Seattle gardening events this spring

With Spring underway, the grass turning greener and the plants blooming, many of us are heading outdoors with our gloves and radio to plant flowers and tend to our gardens.

To get you in the gardening spirit the Seattle area puts on many events throughout the Spring:
The Northwest Perennial Alliance is a gardening community in the Northwest that offers shows, classes and lectures about gardening.

The Pike Place Market Flower Fest is taking place down at Pike Place Market May 12-13. Celebrate Mother's Day Weekend in the streets filled with hundreds of beautiful flowers.

Know of another gardening event? Let us know!

To set you off in the right direction Landscape Designer Louise Hodges offers some great gardening tips.

Most perennials prefer sun. Planting anytime the soil temperature is above 40 degrees means the roots will be growing. The more root growth you can get before the Spring flush of top growth the better, but don't let that stop you - you just may have to monitor the water a little more in the heat of the Summer.

Take special care to note the mature size of a plant and makes decisions accordingly. A 4 ft. plant needs to be behind a 2 ft. plant, not vice-versa. Try to also plant flowers that will spread out your color season and have a variety of evergreen (has leaves year round) and deciduous (either drops leaves or disappears completely during the winter) so that you maintain some structure in the garden even in the lonely months of cold.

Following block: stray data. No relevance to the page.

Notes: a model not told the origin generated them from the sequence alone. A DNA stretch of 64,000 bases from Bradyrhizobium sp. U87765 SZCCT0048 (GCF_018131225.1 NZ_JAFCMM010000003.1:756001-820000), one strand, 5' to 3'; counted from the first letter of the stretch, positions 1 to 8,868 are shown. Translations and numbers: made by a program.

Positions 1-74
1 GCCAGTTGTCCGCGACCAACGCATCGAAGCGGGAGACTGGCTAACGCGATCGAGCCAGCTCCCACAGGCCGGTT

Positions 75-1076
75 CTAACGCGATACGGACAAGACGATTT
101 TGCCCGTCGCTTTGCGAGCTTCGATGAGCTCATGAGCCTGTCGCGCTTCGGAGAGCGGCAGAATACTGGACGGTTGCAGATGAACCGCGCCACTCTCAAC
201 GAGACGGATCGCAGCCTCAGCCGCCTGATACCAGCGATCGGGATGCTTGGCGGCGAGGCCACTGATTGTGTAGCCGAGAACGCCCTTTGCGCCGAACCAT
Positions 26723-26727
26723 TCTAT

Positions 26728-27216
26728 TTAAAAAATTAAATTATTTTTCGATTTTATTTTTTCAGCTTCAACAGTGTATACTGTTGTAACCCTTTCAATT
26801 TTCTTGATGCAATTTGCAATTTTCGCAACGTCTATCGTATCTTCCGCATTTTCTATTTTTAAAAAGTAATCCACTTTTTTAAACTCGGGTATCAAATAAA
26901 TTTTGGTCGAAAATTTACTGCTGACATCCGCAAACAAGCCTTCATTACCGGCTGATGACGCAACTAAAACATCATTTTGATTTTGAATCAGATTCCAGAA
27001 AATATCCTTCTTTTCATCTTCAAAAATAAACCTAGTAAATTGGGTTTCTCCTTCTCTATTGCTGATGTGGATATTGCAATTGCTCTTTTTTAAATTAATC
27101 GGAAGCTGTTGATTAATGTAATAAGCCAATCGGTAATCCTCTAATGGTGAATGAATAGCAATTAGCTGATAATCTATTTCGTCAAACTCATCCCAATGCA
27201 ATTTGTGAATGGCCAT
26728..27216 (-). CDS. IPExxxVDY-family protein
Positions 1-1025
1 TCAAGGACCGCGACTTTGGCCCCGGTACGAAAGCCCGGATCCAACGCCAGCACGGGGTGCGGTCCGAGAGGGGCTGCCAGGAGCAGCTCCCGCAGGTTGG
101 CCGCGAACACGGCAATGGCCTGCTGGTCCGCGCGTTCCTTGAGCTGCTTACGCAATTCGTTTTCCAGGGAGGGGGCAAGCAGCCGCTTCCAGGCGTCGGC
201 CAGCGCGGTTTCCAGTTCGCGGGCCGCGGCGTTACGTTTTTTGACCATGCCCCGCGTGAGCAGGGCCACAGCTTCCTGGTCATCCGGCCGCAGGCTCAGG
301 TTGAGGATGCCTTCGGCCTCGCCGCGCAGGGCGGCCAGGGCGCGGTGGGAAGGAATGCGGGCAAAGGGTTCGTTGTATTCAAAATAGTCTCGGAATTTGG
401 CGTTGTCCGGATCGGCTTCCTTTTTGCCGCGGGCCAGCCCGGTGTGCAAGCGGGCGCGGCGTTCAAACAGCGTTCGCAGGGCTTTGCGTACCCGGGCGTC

Most reputable nurseries will have tags on the plants that share the sun/shade, wet/dry conditions or they can at least tell you what to expect. Bulbs typically must be planted in the Fall for Spring blooms and they must be in colder areas to make sure they get a good freeze in. Unless they are tropical bulbs like Caladiums that can't handle any cold.

A great new product for all your pest control needs is Greenbug. It safely wipes out all pests using green, eco-friendly ingredients so for the Gardener, you don't have to worry about mosquitoes, ticks, or fire ants. For your flowers, you don't have to worry about aphids, thrips or Japanese beetles.